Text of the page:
• Sacroiliac joint dysfunction (SJD)/sacroiliitis: A sacroiliac joint MRI scan can reveal early stages of inflammation in the joints that might not be visible on an x-ray. SJD is caused by too much or too little movement of the joint, as they typically only move a small amount. Symptoms of SJD include sciatic type pain in the buttocks or back of the thigh or a stiff lower back and is sometimes accompanied by a low-grade fever. Causes can include falls or car crash injuries, infections, osteoarthritis and injury to ligaments in pregnancy as well as inflammatory arthritis (see below).
  • Axial Spondyloarthritis (or spondyloarthropathy): Axial spondyloathritis (also known as AxSpA) is a form of inflammatory rheumatic arthritis that can cause pain and stiffness in the sacroiliac joints and other areas of the spine, as well as other joints. The inflammation is visible on an MRI scan but not on an x-ray. Inflammation of the Entheses (where tendons and ligaments attach to the bone) is very common with this condition.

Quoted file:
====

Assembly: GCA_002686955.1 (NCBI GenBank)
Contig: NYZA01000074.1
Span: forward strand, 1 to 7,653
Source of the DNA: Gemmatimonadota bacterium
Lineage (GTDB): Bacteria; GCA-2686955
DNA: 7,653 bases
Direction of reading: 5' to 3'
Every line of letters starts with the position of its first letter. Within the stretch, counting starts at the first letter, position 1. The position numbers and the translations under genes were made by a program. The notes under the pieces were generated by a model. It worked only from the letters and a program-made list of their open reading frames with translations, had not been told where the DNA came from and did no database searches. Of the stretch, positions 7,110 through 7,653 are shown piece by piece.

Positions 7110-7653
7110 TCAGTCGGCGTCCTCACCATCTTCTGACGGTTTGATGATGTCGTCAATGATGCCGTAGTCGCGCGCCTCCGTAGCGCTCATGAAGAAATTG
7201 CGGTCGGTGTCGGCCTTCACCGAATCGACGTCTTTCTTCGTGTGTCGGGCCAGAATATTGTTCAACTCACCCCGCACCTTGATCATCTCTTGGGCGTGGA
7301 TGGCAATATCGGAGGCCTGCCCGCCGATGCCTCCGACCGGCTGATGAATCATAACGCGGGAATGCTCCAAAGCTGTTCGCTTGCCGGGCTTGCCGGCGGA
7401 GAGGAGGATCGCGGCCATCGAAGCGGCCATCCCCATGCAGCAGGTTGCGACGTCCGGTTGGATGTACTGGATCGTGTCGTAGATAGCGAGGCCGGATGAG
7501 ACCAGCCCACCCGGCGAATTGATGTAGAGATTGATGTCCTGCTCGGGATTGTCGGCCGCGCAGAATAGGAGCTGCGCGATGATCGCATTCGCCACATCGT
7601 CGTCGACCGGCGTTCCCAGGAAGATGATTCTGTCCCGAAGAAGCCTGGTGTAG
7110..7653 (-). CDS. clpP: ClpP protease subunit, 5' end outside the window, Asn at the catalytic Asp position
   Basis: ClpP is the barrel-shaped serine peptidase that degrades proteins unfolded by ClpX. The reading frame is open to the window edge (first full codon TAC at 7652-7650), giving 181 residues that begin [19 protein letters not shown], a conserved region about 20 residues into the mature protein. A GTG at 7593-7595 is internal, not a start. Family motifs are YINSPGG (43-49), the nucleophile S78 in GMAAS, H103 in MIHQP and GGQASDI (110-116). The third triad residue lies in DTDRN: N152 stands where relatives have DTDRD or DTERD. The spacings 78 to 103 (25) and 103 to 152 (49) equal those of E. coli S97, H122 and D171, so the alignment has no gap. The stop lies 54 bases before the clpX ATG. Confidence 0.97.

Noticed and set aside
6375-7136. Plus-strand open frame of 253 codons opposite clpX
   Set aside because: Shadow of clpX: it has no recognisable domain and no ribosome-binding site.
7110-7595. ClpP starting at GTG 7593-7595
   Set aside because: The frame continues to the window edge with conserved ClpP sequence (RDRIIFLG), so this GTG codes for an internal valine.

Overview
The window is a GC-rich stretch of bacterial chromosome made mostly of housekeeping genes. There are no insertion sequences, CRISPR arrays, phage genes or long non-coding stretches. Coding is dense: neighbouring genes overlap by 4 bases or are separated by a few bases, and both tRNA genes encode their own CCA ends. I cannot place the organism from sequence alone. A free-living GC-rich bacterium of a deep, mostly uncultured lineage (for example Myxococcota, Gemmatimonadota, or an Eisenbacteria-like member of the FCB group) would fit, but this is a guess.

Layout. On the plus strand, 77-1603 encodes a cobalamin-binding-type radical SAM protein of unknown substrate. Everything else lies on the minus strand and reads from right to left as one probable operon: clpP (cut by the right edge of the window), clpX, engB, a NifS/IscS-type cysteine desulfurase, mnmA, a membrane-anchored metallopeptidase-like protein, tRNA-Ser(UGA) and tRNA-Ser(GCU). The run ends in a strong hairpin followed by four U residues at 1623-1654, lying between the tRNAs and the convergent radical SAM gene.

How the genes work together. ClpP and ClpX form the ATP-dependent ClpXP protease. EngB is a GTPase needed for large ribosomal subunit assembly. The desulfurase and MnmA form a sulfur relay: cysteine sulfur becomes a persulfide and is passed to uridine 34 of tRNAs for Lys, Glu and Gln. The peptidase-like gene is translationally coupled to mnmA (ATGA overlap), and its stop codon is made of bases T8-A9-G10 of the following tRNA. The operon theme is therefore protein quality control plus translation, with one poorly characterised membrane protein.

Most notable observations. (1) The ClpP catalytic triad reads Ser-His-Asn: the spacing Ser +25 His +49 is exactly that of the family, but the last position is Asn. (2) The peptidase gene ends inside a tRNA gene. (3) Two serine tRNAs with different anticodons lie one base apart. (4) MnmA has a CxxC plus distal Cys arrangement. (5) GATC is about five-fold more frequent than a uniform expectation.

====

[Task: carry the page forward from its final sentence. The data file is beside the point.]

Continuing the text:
• The most well-known type of inflammatory arthritis is ankylosing spondylitis, which mainly affects the spine but also the sacroiliac joints. Ankylosing spondylitis symptoms include pain and stiffness that doesn’t improve with rest, but gets better with exercise, buttock area pain and lower back pain that wakes you at night. It has a much earlier onset than osteoarthritis, with symptoms beginning in people in their twenties or earlier. In the later stages of the disease new bone grows between the vertebrae so they effectively fuse together, causing pain and movement restriction.